Program sections, or what are
When a program is compiled, the compiler splits the resulting code into different sections (sometimes called segments). Every section corresponds to a particular use, for instance storing variables or executable code.
This document is mainly focused on the ELF (Executable and Linkable Format)
file format used by Linux and the
gcc toolchain, but most of this document is valid for most executable file formats.
Here are some reason why there are separate sections:
- Code and data can be on separate buses (Harvard architecture).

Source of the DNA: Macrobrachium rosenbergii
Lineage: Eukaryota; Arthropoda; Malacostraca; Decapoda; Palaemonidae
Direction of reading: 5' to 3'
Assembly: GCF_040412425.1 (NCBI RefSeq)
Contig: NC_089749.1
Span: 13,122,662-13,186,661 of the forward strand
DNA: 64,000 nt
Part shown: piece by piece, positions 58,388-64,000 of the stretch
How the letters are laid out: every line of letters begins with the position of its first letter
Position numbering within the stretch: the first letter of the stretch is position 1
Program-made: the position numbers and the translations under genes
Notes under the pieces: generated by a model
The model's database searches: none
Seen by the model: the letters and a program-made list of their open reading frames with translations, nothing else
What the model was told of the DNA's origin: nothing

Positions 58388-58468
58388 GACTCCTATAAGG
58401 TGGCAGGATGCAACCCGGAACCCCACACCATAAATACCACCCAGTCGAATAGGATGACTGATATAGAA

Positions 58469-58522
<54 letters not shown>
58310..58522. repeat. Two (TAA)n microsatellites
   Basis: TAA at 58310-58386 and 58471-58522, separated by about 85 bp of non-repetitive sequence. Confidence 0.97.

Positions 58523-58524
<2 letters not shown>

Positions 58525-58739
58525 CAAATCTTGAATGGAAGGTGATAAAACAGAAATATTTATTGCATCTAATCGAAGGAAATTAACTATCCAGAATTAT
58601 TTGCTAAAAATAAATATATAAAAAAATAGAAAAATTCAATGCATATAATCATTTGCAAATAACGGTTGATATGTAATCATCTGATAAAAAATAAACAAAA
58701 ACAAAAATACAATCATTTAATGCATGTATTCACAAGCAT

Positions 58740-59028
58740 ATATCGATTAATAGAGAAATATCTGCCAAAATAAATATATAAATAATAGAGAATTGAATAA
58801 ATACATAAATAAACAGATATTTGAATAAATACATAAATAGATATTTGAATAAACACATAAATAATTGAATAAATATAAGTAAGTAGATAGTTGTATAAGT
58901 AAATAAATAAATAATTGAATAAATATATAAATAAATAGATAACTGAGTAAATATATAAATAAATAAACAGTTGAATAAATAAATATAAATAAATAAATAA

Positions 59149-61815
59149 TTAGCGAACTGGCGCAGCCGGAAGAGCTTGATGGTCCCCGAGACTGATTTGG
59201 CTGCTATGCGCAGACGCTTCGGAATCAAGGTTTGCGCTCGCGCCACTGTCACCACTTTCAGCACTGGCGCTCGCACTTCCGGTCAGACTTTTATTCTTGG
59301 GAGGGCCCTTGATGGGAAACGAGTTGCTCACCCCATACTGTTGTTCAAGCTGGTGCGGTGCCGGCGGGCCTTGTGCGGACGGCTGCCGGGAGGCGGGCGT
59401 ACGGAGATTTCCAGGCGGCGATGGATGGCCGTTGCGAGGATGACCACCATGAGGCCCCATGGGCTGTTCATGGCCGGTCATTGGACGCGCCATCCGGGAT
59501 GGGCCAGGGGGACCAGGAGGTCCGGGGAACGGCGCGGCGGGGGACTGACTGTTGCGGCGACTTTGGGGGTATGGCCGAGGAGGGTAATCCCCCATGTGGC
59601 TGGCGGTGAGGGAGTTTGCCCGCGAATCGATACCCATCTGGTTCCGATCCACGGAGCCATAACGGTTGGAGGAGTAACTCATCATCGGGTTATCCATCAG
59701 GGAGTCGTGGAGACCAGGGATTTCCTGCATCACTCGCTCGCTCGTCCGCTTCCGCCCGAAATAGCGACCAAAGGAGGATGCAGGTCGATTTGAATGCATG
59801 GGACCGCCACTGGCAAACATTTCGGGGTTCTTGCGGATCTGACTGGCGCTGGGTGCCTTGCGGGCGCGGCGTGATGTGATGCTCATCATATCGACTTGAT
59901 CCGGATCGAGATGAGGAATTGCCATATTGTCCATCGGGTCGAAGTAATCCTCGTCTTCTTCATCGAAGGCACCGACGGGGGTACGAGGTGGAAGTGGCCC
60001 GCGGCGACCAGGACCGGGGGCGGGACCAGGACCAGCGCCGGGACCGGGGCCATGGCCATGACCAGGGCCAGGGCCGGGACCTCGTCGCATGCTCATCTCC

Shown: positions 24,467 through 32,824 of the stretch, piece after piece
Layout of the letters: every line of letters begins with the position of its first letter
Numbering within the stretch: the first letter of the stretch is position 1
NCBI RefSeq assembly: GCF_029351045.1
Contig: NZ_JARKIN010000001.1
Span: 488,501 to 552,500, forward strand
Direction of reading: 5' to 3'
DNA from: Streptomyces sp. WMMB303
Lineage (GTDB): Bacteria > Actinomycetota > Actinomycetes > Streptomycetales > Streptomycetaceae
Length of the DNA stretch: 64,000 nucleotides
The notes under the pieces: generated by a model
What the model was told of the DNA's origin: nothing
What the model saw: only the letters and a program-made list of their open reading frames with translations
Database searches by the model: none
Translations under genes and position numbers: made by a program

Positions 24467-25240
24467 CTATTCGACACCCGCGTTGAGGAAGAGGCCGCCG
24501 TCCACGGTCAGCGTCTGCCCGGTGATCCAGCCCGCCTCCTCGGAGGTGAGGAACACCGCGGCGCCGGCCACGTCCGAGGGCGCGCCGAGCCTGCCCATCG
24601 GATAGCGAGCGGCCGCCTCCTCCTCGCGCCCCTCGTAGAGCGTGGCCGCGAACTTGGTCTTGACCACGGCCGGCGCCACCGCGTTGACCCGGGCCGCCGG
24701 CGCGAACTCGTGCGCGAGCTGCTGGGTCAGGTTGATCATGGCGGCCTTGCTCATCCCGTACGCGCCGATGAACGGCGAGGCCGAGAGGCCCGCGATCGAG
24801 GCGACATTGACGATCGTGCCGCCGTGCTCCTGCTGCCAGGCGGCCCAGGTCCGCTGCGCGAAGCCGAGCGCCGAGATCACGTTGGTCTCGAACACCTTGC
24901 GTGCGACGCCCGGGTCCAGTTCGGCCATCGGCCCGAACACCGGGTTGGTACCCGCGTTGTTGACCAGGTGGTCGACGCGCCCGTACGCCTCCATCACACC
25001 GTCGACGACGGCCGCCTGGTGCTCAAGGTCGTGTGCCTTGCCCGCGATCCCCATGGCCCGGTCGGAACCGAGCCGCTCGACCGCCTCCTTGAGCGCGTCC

- Code could be read-only and your system can have read-only memory (flash on microcontroller).
- Code can be shared between 2 processes but data can't.
Sections can also have permissions like read, write, execute.
||Executable (machine) code|
||Data initialized to zero|
Not so universal sections
||Global uninitialized data, WARNING : the linker can merge variable with same names!|